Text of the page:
Is it appropriate for BDD scenarios to have "click here" style specificity?

I have read a lot of examples where scenarios are stated to avoid any particular user interface interaction, yet tools like SpecFlow would seemingly require this level of detail.

Is it appropriate to require the BA to write a story which contains scenarios at a high level and then work them down to a more technical (and element-specific) level during the 3 amigos phase?

For example, is this appropriate:

Given the user is on /search
And the "Jeff" is entered into the field "searchinput"
When the "Search" button is clicked
Then the page displayed is /results/Jeff
And the fields displayed include "Name"
And the second field displayed is "Post Code"

The story example and tooling example on this page appear to be incompatible if we are trying to get from one to the other (ignoring the fact that they are in very different business processes): https://en.wikipedia.org/wiki/Behavior-driven_development

  • I would say that the detail of BDD scenarios should be at that level where the business value is displayed well and understandable for business people. Deeper than that can be important for technical guys. This is an abstraction. But, if you automate these scenarios then you have make them more detailed to be able to reuse the steps well and push down the maintenance cost. Aug 4 '17 at 11:21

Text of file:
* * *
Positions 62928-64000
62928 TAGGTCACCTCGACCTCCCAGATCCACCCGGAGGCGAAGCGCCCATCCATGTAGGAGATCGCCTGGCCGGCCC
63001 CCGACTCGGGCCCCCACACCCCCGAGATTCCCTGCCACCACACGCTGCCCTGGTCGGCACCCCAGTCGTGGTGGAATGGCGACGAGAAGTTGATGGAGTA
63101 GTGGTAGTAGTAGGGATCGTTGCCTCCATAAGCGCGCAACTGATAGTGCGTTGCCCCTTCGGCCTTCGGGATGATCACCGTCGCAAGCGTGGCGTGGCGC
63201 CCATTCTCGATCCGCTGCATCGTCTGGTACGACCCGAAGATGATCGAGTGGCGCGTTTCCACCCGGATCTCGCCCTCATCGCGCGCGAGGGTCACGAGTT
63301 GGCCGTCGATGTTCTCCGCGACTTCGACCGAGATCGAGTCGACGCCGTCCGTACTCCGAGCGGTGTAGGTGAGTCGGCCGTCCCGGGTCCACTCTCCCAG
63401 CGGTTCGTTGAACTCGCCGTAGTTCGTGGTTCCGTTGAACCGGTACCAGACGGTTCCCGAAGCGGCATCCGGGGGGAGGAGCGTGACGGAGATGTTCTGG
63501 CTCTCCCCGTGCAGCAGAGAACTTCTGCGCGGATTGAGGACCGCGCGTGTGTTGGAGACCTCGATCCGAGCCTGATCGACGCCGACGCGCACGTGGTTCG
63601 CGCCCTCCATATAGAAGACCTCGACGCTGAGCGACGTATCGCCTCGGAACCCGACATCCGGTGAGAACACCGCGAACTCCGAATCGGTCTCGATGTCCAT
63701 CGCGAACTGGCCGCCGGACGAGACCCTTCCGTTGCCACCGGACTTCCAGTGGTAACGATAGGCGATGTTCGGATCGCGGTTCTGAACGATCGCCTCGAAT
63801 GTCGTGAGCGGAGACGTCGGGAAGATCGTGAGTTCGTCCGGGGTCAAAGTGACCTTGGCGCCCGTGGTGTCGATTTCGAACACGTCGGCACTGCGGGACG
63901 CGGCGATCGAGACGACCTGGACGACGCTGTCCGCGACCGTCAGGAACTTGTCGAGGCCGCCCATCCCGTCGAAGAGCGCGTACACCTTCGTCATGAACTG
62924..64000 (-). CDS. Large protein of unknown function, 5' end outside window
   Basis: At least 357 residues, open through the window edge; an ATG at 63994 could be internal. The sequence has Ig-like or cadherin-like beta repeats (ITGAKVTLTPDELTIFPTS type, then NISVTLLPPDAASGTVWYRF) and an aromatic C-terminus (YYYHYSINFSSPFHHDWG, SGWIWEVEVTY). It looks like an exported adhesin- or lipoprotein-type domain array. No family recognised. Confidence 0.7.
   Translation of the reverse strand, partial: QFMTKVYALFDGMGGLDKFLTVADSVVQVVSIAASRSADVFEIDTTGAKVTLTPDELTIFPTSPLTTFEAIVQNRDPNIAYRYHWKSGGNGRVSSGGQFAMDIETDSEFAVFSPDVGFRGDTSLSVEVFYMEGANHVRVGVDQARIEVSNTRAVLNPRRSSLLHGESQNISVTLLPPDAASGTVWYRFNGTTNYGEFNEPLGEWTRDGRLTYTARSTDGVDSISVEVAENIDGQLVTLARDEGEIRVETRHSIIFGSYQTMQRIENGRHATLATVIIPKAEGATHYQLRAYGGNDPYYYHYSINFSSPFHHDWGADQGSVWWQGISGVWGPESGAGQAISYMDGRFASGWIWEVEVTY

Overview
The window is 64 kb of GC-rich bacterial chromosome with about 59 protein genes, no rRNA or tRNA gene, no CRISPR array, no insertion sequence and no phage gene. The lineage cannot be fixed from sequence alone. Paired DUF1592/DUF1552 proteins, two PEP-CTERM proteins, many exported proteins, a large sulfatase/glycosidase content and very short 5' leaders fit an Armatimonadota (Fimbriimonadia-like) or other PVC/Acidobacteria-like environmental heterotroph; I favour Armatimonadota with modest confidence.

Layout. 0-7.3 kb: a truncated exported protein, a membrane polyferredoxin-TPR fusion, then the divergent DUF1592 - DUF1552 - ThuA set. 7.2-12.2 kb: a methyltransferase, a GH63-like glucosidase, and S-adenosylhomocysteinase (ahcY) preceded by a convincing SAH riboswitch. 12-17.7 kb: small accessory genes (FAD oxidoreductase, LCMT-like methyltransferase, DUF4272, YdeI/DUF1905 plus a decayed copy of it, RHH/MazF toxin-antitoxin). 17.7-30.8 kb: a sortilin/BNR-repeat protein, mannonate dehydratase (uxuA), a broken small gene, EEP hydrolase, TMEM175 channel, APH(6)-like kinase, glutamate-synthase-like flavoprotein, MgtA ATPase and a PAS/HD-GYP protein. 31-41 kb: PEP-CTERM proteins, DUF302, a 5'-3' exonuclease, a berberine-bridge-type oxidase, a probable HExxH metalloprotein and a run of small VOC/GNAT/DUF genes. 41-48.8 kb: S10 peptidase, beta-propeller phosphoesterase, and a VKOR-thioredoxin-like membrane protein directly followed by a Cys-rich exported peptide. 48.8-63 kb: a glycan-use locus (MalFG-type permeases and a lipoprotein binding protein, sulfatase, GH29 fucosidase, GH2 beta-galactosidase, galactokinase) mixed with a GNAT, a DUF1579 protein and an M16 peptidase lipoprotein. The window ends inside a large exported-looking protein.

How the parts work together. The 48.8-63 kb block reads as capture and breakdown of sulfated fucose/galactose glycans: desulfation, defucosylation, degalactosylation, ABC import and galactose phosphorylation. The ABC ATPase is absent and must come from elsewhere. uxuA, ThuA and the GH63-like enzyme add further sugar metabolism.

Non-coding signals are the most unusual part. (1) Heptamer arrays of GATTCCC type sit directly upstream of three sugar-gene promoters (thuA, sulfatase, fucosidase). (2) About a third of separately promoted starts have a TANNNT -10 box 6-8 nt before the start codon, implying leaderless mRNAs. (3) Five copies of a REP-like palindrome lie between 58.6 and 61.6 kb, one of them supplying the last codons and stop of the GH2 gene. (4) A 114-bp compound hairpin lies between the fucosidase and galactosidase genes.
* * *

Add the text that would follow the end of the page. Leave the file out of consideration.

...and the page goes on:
• Thank you. For non-technical business people writing these stories and technical developers performing the work, at which point - and how - is this gap bridged?
    – Matt W
    Aug 4 '17 at 11:29
  • I believe it depends case by case. I know business people who are comfortable with more details and I also know business people who are not. We need to find the right balance to do our delivery job and keep them happy. Aug 4 '17 at 13:30

Your level of behavior is right. Most practitioners (myself included) would recommend that you phrase it in a way that is less implementation-specific. For example:

Given the user is on the search page 
When the user searches for "Jeff"
Then the results page is displayed
And the "Name" field is displayed with the value "Jeff"
And the "Post Code" field is displayed with the value "80273"

This is implementation-agnostic which means that you don't need to know the implementation ahead of time and you can tackle multiple implementations (web and mobile for example) more easily.

I also adjusted the wording so it is easier to automate. If a PO or some other non-technical person is writing the test, I wouldn't expect them to know to make some of these changes. I'd expect the developers to recognize them and help there. Specifically, the last two lines are now the same pattern and easier to automate and the whole scenario could be run with a lot of different values plugged in for each of those items in quotes very cleanly.

Finally, you asked in a comment how you bridge the gap. My recommendation is to write the test case before you know the implementation. That forces you into more of this implementation-agnostic language.

  • Thank you. My concern is that I'm writing these stories in a (fairly) different environment than I used to work in. The main issue is that the people who know the systems inside out are the BAs and are not Agile. The developers, who are (mostly) agile, don't know the systems. My aim is to using scrum to help everyone learn while being productive about it. (The typical problems occur, as I'm sure you can imagine.)
    – Matt W
    Aug 4 '17 at 13:12

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